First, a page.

The church calendar today calls us to commemorate Holy Cross Day. Wait, you might say, isn’t that what Good Friday is about? Holy Cross Day originates in the fourth century, following the conversion of the Roman emperor Constantine to Christianity. He directed that a new church be built in Jerusalem on Golgotha, site of Jesus’ crucifixion. There, workers found a large beam thought to be part of the cross on which Christ died. The relic and the connection to the historical fact of Jesus’ death are important. But this year I hear Holy Cross Day speaking to me in a different way.
Crucifixion is one of the central facts of Christianity: “he was crucified under Pontius Pilate,” we affirm in the creeds. When the love of God incarnate in Jesus Christ meets the brokenness of the world, the result is the cross. We don’t need to look too hard to see that crucifixion is around us in the world today. It’s a kind of crucifixion when the burden of a pandemic falls most heavily on those least equipped to deal with it. It’s a kind of crucifixion when human action upends our natural environment with catastrophic results. It’s a kind of crucifixion when a Black person or an indigenous person or a person of colour is killed by state violence. Each of these is an example of the destruction of the relatedness and communion that God calls us to—a crucifixion.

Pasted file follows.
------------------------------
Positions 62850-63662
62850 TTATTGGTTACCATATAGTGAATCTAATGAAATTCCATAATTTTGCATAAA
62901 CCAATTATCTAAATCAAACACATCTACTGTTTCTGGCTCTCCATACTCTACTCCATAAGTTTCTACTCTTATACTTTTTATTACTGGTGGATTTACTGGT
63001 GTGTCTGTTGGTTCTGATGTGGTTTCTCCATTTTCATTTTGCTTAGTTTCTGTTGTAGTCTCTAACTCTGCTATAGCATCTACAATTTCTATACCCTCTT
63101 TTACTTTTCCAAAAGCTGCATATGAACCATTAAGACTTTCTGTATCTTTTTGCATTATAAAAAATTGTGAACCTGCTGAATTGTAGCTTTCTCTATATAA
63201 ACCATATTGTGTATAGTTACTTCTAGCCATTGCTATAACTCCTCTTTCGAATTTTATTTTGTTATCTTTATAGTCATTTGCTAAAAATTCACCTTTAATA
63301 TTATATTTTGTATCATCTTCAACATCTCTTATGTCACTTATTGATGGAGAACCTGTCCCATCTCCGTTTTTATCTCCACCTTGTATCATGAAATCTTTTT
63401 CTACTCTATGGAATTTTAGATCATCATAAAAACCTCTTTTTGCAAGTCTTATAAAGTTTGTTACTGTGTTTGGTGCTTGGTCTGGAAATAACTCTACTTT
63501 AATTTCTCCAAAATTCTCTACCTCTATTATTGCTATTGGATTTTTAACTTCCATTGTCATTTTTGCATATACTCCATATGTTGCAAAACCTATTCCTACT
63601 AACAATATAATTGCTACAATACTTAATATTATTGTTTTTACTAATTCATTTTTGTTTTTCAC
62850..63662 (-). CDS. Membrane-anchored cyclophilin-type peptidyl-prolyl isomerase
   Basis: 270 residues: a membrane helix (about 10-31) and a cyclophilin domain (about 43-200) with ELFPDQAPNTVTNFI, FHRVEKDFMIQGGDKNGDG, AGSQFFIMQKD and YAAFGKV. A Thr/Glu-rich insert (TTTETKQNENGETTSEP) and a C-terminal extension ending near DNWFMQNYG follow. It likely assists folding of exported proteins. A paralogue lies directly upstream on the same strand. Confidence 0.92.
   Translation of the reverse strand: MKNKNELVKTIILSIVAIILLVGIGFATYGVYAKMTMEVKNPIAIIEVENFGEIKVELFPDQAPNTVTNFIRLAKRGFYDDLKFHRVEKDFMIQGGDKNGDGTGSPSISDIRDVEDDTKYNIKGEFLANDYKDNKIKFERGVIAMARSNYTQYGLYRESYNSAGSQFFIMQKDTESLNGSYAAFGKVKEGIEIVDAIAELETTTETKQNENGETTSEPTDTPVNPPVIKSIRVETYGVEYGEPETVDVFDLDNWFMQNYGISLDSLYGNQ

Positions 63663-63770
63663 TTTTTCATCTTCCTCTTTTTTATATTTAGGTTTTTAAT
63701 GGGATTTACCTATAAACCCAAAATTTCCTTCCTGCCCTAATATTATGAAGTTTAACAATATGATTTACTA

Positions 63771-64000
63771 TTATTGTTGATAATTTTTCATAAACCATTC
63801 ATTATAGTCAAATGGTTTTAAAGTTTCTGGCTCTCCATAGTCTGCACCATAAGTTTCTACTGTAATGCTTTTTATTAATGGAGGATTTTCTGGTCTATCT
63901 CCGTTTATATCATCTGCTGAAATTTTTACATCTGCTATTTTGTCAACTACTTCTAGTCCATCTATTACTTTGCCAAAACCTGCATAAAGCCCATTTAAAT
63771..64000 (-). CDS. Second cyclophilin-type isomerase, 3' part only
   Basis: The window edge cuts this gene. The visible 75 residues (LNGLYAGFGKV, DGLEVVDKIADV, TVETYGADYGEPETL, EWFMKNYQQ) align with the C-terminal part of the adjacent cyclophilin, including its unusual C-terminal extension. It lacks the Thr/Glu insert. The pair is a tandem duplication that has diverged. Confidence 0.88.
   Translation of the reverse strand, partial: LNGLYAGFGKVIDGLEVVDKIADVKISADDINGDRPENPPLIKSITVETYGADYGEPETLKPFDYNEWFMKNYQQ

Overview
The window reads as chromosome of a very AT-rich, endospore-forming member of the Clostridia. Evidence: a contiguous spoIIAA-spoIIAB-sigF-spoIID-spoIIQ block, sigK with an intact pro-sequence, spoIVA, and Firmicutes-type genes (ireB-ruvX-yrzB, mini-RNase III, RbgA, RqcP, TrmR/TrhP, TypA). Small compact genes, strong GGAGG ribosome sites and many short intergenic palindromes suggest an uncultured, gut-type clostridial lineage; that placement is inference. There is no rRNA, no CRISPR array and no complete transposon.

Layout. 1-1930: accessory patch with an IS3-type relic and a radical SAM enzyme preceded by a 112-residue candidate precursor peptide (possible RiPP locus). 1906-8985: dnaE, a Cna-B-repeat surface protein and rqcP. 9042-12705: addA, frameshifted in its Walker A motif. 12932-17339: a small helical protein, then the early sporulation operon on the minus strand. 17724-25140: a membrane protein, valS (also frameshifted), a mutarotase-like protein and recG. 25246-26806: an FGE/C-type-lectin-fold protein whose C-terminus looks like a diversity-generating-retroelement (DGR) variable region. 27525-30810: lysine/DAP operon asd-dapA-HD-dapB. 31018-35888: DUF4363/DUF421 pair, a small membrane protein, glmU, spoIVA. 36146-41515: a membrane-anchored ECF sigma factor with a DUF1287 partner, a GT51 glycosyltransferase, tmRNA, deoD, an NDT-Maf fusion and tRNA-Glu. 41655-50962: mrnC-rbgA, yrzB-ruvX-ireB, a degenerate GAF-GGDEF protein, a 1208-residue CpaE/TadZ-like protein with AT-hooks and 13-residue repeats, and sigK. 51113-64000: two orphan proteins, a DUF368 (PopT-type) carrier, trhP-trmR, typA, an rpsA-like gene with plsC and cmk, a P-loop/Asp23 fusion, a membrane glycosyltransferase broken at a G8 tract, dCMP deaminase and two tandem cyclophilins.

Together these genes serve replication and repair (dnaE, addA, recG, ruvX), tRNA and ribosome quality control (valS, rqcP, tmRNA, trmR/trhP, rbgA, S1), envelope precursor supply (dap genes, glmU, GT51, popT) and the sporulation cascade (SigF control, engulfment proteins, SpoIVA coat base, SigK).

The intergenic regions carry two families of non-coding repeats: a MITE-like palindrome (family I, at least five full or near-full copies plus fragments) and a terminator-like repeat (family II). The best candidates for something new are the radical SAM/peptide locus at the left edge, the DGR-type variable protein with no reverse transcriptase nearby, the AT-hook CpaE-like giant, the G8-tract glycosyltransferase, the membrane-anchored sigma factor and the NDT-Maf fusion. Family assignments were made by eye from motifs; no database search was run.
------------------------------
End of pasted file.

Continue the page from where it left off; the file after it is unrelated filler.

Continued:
As Christians, we know that the cross is not end of the story. Easter follows Good Friday. The risen Christ reforms relationships and community when all hope seems lost. Holy Cross Day remind us of this. But it also comes a time of year when Christians begin thinking about the end of the church year and the future towards which God is calling us. Holy Cross Day reminds us that just as Christ was raised up on the cross so too will he be raised up in glory at the last day. Our world of crucifixions will be transformed.
Christians live in this in-between place, between the crucified Christ and risen Lord who will come again in glory to fulfill all things. Christians are people of the resurrection in the midst of crucifixion, who witness to the hope and possibility that can come out of every moment of death, no matter how difficult and improbable that may seem.
If we were able to be together to celebrate the Eucharist today, we would hear the words of St. Paul: “For the message about the cross is foolishness to those who are perishing, but to us who are being saved it is the power of God.” (I Cor. 1:18) I hope on this day we can see and recognize the crucifixions in our own lives and in the world around us—and also be agents of the saving power of God.
This message was written by Principal Jesse Zink for this week’s Wingèd Ox, a weekly news digest distributed to the college community.